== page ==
15 October 2018

Cycling the right path through Digital Disruption to create the ideal cadence for your critical infrastructure

By Adam Gardner, Head of Products at NEXTDC

During a recent training ride for the Smith Foundation’s 210km Around the Bay event, amidst the sweat and at times, grown man’s tears, it occurred to me how often we seek the path of least resistance. As humans we’re hard-coded to find the most efficient way to complete any given task. In fact, research has shown that our brains are hard-wired to subconsciously bias our decisions to seek out the easiest path. On face value, it makes complete sense. Why invest time and effort in something if there is an easier approach? If we look at the long game, in many scenarios taking the path with increased resistance can deliver significant benefits. One example is exercise. Very few would argue that getting up early on a cold winter’s morning and going to the gym is the action with the least resistance. Yet, doing so will undoubtedly set you up with more energy for the day, a rush of endorphins and most likely a longer happier life.

But what has this got to do with data centres I hear you ask? There is a link, I promise. Over the last ten years, we’ve seen an unprecedented pace in innovation and digital disruption. One particular aspect changing at a phenomenal rate is the creation of data. IDC predict that the amount of data generated worldwide by 2025 will be 163ZB. If you’re brave enough, log into your home router and check out how many devices are connected and how much data each is generating. Sure, some of this data is kept locally and processed within your home (otherwise known as the edge), yet much of this data will be transmitted and processed offsite, likely a data centre somewhere in the world. The important thing to note is this is only the data being generated by a single household, which on average in Australia is 3 people.

As technology advances, we’ve largely moved away from one to one communication to a everyone to everything topology. Many users would have some form of exercise tracking which then communicates with a wide variety of cloud providers. A common example would be a cycling tracking app, which then communicates with a calorie counting app, posts to social media after your race and emails you the results for future review. And this is just a single use case.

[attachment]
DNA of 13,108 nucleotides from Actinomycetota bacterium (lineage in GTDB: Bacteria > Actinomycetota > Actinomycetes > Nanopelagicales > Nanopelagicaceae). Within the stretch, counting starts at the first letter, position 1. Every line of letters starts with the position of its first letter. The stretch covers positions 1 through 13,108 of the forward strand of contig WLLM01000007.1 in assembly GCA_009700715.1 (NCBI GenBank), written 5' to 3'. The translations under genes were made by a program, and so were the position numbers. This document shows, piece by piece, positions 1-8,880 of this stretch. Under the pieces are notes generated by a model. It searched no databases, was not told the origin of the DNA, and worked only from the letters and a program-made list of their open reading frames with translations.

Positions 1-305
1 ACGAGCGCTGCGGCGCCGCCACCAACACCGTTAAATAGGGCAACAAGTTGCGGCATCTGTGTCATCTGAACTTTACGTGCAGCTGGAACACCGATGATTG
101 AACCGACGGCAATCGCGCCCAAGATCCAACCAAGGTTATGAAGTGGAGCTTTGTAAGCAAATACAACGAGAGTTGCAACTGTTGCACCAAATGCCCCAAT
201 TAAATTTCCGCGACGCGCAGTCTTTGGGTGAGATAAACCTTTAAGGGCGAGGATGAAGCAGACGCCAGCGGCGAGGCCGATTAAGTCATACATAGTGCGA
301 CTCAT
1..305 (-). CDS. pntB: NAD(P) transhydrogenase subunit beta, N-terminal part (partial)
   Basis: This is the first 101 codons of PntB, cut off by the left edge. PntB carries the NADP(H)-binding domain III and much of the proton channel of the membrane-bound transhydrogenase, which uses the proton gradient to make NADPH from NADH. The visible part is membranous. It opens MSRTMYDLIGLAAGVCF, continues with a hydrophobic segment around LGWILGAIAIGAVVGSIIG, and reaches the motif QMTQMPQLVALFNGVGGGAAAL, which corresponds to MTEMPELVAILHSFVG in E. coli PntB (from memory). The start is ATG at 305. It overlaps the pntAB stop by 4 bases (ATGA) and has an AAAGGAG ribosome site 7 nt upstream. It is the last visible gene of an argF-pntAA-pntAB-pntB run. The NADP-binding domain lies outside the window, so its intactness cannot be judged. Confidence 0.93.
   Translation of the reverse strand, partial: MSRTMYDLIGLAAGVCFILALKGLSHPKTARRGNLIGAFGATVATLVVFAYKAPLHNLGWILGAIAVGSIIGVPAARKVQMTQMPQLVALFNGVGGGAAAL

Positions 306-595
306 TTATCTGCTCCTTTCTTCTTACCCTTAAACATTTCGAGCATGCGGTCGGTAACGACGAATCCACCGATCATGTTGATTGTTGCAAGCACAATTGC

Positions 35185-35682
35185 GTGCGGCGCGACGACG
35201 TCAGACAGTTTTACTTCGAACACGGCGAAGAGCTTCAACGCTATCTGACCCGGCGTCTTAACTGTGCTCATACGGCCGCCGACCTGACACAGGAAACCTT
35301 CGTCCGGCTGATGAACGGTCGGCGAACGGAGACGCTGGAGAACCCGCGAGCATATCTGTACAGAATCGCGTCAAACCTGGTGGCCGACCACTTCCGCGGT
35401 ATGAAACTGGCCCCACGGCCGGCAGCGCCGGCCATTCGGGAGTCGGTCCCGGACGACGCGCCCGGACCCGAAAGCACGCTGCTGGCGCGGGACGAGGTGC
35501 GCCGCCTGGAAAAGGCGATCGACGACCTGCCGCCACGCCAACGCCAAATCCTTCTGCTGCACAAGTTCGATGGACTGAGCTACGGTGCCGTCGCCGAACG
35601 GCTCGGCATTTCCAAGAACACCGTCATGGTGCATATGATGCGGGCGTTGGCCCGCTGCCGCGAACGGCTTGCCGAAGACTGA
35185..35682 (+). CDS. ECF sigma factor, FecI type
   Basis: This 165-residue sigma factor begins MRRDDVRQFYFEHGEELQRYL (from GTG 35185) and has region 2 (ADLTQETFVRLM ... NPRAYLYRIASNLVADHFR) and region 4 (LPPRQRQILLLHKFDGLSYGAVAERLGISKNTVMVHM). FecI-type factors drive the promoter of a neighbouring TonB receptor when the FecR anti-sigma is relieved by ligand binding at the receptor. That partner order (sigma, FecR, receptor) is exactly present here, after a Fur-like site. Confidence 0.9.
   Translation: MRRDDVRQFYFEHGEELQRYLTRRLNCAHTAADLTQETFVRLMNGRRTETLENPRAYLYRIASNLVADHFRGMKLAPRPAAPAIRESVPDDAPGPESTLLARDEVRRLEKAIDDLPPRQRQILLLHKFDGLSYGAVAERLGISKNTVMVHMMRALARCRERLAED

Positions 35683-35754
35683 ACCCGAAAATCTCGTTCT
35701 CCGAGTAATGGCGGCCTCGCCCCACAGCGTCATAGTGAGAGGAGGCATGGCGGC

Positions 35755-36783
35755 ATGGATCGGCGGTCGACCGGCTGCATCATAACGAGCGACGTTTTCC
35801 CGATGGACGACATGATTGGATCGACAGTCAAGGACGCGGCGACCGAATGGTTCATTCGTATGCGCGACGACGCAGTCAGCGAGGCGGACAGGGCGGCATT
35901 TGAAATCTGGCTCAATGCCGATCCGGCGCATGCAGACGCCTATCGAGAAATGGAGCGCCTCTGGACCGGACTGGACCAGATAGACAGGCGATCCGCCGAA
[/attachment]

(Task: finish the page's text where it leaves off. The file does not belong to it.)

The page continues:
If we look to a commercial environment the creation, transmission and processing of data is categorically larger, and indeed far more valuable for each organisation. Connecting to other parties to drive growth and new revenue streams can be a significant challenge with a significant cost associated. Yet the Uptime Institute reported that more than 70% of enterprise workloads were still running in on-premise data centres. Why is this the case? For many, it’s simply the path of least resistance. It comes down to the age old question ‘if it’s not broken, why fix it?

However, with the hybrid cloud market predicted to grow to more than $1.7Bn by 2021, hosting in an on-premise data centre may not provide the most effective way to connect to the partners, suppliers and locations that are important to your business. Sure, the internet can reach the public cloud providers, but it’s often less cost effective, less secure and unlikely to scale with your needs than direct connections available in specialised facilities. Additionally, the Australian cloud landscape is has shifted into high gear with new entrants such as Alibaba Cloud joining the likes of veterans AWS, Microsoft Azure, Oracle, IBM Cloud, Google as well as many other local private cloud providers.

Running data centres takes a lot of hard work, specialist knowledge, significant investment and ongoing management. When it’s not your core business, it makes you wonder whether the unnecessary risk to your brand and your business is worth it? Hosting your mission critical infrastructure in a dedicated, world-class data centre enables your business to power, secure and connect cost effectively and quickly to the clouds, your partners and your customers. Most importantly, it enables you to focus on your core business and not on the data centre infrastructure.

But, and there’s always a but, it’s not the path of least resistance. The path of least resistance is doing nothing. It’s easy and it’s free, just the same as rolling over in bed on that chilly winter morning. However, spending the time to discuss your options with world-class data centre providers (I can recommend a great one) is something that will pay many dividends for you and your organisation in the medium term. Some might even say that doing so could leave you with a longer happier life.

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